I have a personal dislike for list posts – you know the kind of thing, just cut-and-pasted round-ups of the ’20 top this’ or the ’10 top that’. They’re easily compiled articles that (as far as I can see) have very little value for the reader. However, I feel that this post is somewhat different.

The findings here are all based on hard facts. Over the last few months, I’ve collected extensive data on over 40,000 websites. All the websites have been active this year (they’re not just dead and abandoned sites from way back) and the analysis has been interesting in several respects.

In this post, I can reveal:

  • The 20 most popular active plugins
  • The 20 most popular active WordPress themes

Note that the stats here are not for the most frequently downloaded plugins or themes, and they’re not based on any data supplied by the theme or plugin directories. All the figures here are representative of products actually in use on websites. There’s more information on how this data was collected at the bottom of the post. But first, here’s a list.

The 20 most popular active WordPress plugins

Based on data gathered between 1 March 2017 and 7 December 2017 on just over 42,600 websites, the 20 most popular plugins active on WordPress sites are:

PluginNo. sites% sites
Contact Form 71992446.77
Yoast SEO1924645.18
Akismet1156127.14
Revolution Slider776518.23
WooCommerce718916.87
Jetpack710416.67
Visual Composer705316.56
WordFence611314.35
WordPress Importer602414.14
Tinymce Advanced522712.27
Monster Insights508111.93
Duplicate Post456810.72
Google Analytics Dashboard for WP435610.22
WP Super Cache41989.85
Updraft Plus41379.71
All In One SEO Pack41069.64
WP Smushit34958.2
Regenerate Thumbnails34798.17
Google Sitemap Generator33647.9
Limit Login Attempts32667.67

Top 20 active plugins 2017

Some thoughts on this list

Contact Form 7 appears on nearly 50% of all WordPress sites

Contact Form 7

Contact Form 7’s popularity seems staggering at first – however, there are a number of reasons to account for it:

  • CF7 was first released 10 years ago (when WordPress was on version 2.2)
  • It’s been actively developed and supported since then (by Takayuki Miyoshi)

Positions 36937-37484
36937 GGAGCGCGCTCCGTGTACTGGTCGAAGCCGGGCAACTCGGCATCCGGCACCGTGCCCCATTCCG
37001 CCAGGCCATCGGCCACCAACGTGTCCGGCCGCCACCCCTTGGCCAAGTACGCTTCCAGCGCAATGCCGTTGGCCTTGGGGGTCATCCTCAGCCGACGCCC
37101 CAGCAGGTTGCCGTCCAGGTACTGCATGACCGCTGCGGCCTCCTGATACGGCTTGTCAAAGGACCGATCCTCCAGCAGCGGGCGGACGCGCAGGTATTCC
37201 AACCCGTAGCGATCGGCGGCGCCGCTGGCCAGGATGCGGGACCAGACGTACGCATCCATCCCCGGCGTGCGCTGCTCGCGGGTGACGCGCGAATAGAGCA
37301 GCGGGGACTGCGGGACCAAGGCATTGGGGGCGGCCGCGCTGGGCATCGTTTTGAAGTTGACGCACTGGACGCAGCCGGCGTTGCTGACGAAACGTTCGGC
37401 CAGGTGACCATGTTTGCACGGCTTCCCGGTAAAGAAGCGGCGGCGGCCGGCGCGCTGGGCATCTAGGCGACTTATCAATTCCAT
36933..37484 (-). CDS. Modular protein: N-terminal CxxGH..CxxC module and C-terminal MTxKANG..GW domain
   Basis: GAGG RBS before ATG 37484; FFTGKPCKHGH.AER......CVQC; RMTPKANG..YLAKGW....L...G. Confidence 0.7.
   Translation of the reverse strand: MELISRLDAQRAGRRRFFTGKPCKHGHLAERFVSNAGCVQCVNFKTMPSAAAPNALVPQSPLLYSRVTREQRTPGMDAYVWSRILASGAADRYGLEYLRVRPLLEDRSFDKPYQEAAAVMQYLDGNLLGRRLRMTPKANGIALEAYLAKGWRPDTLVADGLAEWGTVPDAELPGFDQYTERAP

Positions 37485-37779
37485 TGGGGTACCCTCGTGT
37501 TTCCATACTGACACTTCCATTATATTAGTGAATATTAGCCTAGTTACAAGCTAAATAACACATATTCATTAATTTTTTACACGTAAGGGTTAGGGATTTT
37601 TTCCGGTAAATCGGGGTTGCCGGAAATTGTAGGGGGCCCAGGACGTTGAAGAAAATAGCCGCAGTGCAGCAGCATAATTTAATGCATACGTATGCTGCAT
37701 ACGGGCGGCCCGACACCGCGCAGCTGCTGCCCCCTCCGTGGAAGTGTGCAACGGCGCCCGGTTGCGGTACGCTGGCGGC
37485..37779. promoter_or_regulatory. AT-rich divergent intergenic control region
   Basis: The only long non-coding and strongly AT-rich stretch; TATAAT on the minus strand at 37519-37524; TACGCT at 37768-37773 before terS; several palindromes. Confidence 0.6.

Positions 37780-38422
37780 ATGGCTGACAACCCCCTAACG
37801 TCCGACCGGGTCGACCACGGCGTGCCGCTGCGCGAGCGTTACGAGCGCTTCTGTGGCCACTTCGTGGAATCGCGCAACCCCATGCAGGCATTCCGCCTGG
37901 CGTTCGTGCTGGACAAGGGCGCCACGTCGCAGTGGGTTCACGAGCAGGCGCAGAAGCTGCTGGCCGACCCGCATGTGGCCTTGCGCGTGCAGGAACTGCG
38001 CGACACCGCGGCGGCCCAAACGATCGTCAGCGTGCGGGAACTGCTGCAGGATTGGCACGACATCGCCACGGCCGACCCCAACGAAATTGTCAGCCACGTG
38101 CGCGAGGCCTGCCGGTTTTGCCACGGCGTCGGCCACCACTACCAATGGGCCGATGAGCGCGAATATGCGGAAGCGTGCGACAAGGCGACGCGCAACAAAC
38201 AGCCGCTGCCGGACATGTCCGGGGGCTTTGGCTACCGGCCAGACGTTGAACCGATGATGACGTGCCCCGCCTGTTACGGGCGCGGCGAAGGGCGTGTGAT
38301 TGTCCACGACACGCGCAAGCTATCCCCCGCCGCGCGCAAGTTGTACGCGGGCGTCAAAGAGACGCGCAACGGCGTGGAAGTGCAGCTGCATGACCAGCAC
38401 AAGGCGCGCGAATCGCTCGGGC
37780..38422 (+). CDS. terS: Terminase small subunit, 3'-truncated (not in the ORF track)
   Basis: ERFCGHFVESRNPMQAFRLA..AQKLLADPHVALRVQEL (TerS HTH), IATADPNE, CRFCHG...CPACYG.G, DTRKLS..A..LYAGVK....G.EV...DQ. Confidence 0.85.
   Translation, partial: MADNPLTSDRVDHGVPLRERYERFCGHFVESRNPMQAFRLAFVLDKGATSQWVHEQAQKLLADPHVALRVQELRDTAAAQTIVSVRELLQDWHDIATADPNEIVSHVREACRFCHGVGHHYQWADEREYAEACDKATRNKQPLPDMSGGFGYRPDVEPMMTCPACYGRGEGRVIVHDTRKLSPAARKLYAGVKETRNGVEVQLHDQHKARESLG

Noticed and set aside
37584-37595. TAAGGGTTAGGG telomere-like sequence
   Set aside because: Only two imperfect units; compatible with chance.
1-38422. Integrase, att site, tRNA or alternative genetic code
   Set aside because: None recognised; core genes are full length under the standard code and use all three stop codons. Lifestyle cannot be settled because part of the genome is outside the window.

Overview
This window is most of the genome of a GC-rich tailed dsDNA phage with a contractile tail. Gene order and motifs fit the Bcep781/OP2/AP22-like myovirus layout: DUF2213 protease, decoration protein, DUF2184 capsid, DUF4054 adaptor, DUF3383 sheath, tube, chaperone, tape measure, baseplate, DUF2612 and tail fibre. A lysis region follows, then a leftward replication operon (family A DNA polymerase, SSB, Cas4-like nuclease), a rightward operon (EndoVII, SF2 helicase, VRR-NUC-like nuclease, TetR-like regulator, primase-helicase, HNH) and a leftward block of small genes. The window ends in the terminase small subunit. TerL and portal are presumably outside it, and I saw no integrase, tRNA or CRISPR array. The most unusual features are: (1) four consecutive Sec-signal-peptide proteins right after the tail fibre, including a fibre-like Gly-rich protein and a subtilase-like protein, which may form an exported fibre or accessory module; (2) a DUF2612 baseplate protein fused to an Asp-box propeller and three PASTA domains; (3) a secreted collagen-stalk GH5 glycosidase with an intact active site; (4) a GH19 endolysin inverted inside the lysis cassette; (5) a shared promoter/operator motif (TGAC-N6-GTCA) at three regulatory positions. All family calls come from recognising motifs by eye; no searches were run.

• It’s a popular plugin with theme developers: many themes, including some of the big hitters on Theme Forest, recommend CF7

According to the plugin directory, CF7 has been downloaded over 66 million times. Wow.

Least surprising fact

Probably the least surprising fact here is that there’s a high proportion of SEO and analytic plugins. It’s to be expected. Yoast is the most popular SEO plugin, but Monster Insights, All In One SEO, GADWP, and Google Sitemap Generator all appear in the top 20. That’s a lot of people doing a lot of SEO.

People care more about SEO than security

Five of the top 20 plugins are SEO or analytic based. Only two, WordFence and Limit Login Attempts, are concerned with keeping your installation secure. Hmm.

Five of the top 20 most popular #WordPress plugins are SEO-based. Only 2, @WordFence and Limit Login Attempts, are security-based. Click To Tweet

Most popular caching plugin

WP Super Cache is the only caching plugin on the list. It’s no particular surprise that it’s the most popular, given that WP Super Cache is an Automattic plugin and is visible on the Featured plugins page of every WordPress installation. This gives it a huge advantage over its competition.

The most popular commercial plugins

If you’ve ever looked at a theme on Theme Forest, then you won’t be surprised by this list’s finding that Revolution Slider and Visual Composer are the most popular commercial plugins. They come bundled with a huge number of Theme Forest themes.